The US National Transportation Safety Board (NTSB), in preliminary findings based upon event recorder data, identified the cause of the derailment as an overspeed condition. NTSB also cited a lapse in situational awareness on the part of the driver as a possible contributing factor, as there was a second person in the cab.
The Seattle - Portland train was operating at 130km/h on a section with a 48km/h speed restriction, according to event recorder data obtained from the trailing locomotive. The derailment came on the first day of operation by Amtrak on the new Port Defiance Bypass south of Tacoma. The lead locomotive, a Siemens Charger diesel-electric, also new to the service, and a P42 Genesis locomotive at the rear were providing push-pull power for the 12-car Talgo train. All the passenger coaches derailed, and five road vehicles on the highway were hit by the train. There were five crew, one technician and 80 passengers onboard the train. At least 50 people were hospitalised, more than a dozen with critical or serious injuries. No one on the highway was killed.
NTSB investigators are looking into whether the Amtrak driver was distracted by the presence of a conductor-in-training in the locomotive cab, a federal official said. The official, who was not authorised to discuss the matter publicly and spoke on condition of anonymity, said investigators want to know whether the driver lost situational awareness because of the second person in the cab.
Preliminary information indicated that the emergency brakes deployed automatically and were not manually activated by the driver, NTSB member Ms Bella Dinh-Zarr said, citing data from the locomotive’s event recorder.
Positive Train Control (PTC) had been installed on the right-of-way, but was not operational, said Mr Geoff Patrick, spokesman for Sound Transit, which owns the right-of-way. The target date for having PTC operation for the segment of the track where the derailment occurred is the second quarter of 2018. Locomotives and driving trailers also need to be equipped with PTC. To date, Amtrak has equipped 49% of its locomotives and driving trailers, according to Federal Railroad Administration (FRA) data from the second quarter of 2017.
The Bypass, the former BNSF Lakewood Subdivision now owned by Sound Transit, was rebuilt to route Amtrak Cascades and other long-distance trains around the former, slower route along Puget Sound on BNSF-owned tracks. The project includes a stop at the new Tacoma station at Freighthouse Square, and 20 passenger rail improvements administered by Washington State Department of Transportation (WSDOT) and paid for with nearly $US 800m in federal funds. It was to support two additional daily Amtrak Cascades roundtrips between Seattle and Portland, cut journey time between the cities by 10 minutes and improve punctuality by avoiding shared operations with freight trains.
A WSDOT track chart shows the maximum operating speed drops from 127km/h to 48km/h for passenger trains just before the tracks curve to cross Interstate 5. The chart, dated February 7 2017, was submitted to the FRA in anticipation of the start of passenger service on the Bypass.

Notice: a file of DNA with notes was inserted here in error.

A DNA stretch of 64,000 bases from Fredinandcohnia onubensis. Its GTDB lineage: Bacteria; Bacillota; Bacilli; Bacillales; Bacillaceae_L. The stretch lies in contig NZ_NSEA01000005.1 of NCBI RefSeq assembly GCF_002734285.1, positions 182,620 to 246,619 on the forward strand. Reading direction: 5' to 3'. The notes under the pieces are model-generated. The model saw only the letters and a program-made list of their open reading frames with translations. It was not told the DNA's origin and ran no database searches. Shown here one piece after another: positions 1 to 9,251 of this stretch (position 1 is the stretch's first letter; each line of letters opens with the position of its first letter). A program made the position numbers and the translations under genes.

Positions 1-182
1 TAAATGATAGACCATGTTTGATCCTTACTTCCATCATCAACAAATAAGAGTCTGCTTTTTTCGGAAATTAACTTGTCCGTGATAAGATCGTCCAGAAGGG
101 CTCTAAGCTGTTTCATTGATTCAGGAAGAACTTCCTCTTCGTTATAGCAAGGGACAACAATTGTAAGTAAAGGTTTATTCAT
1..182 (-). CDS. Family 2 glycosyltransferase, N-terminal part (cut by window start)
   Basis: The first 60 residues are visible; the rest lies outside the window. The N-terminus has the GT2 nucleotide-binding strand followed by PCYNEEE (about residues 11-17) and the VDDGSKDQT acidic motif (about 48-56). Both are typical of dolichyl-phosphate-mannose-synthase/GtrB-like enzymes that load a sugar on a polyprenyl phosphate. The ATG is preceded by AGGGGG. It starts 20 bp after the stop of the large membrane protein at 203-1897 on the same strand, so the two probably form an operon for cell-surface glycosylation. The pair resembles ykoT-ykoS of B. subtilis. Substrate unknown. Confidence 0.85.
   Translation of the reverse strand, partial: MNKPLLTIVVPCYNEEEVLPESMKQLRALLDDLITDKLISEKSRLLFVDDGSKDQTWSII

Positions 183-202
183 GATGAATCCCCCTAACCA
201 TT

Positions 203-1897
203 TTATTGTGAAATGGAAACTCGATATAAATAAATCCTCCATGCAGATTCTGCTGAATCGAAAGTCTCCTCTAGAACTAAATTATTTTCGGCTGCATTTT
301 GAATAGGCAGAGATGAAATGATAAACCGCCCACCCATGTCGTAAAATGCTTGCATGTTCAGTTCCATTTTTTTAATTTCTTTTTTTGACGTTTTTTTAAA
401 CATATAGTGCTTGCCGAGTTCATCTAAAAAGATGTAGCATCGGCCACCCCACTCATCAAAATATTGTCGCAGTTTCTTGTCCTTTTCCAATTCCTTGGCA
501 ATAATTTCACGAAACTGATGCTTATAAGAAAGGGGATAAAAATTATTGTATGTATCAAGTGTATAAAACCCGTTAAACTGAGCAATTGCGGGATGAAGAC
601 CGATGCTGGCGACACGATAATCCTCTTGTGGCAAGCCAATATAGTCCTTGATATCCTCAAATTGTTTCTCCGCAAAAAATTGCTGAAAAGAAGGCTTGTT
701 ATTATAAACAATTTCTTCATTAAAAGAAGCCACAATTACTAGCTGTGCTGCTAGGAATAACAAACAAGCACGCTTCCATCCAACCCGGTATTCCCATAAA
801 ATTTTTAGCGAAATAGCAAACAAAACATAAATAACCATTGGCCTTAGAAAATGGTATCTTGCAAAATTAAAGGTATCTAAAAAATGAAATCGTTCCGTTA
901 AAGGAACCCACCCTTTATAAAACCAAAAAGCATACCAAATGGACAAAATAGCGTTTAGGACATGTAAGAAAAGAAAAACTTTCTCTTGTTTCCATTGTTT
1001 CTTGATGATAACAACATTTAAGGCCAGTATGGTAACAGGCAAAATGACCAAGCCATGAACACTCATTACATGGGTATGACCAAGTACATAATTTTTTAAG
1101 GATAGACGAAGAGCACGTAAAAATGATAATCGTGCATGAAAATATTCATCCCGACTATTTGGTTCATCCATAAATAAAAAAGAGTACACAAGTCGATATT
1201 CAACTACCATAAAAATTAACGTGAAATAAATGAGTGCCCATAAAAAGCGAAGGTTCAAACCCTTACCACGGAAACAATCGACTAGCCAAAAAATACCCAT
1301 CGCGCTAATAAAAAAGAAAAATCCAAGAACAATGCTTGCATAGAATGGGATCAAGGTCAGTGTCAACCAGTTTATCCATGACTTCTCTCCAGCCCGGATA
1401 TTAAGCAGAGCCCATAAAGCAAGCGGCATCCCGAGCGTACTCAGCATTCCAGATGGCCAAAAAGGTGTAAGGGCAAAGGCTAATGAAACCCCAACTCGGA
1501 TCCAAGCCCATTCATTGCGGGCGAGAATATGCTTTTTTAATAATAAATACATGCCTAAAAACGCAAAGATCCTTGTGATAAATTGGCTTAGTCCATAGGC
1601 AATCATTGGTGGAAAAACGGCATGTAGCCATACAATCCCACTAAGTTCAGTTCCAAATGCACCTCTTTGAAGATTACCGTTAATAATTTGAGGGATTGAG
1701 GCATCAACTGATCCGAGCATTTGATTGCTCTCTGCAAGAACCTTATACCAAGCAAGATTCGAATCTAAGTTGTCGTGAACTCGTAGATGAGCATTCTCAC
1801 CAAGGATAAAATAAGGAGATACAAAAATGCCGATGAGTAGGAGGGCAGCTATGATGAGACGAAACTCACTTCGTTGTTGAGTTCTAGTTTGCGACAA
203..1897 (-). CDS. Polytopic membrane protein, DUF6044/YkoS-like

A retired railway official who worked on PTC offers the following observations:
“BNSF is not responsible for track construction and maintenance or signal installation and maintenance on the formerly BNSF-owned Lakewood Subdivision. Those functions have been assigned to contractors by the present owner, Sound Transit. BNSF does provide dispatching service. The dispatcher is the Seattle Subdivision dispatcher.
“Even though PTC was an unfunded mandate for all of the freight railroads, BNSF leadership was determined to have PTC installed by the original December 31 2015 deadline. That would have happened had it not been for the Federal Communications Commission blocking the permitting of the necessary communication towers until pressured into changing the process by the Obama Administration and Congress. BNSF had planned to develop and install PTC on its own before the 2008 mandate, and intended to pay for it with crew size reductions in the core territories where implemented.
“BNSF has implemented PTC on all 88 planned subdivisions. The Seattle Subdivision is one of them. All BNSF and Union Pacific trains operate with PTC just as if it were already required by FRA regulations. For many months now, the only trains operating on the Seattle Subdivision without operational PTC have been Amtrak trains. The same situation exists on many other BNSF subdivisions. As a matter of fact, PTC had already been installed and was in full operation on the Seattle Sub when an Amtrak train passed a red absolute signal and derailed in the switch point power derail protecting the Chambers Bay Drawbridge earlier this year. The problem was Amtrak trains were not PTC-equipped.
“The question has been asked as to why the new operation on the Lakewood Subdivision was implemented on December 18, before PTC implementation was complete. The answer: it did not make any difference since none of the Amtrak locomotives had PTC anyway.
“PTC was mandated because of the loss of life in the Metrolink/UP incident at Chatsworth. Since that time, freight railroads have spent more than $US 8bn to develop the system and install it. Passenger railroads including Amtrak will be the last to become compliant by the December 31 2018 deadline. I believe final passenger train PTC implementation will occur in the 11th hour. Debugging after January 1 2019, when no trains can be operated on most passenger routes without PTC, could create a huge service crisis at Amtrak and some high-density regional and suburban operations. Meanwhile, we are left to listen to politicians howl about how the freight railroads have been dragging their feet.
“BNSF has turned PTC on and is living with it. Better to be doing it now than late next year.”
Map showing the location of the derailment. Railways are shown in orange. openrailwaymap.org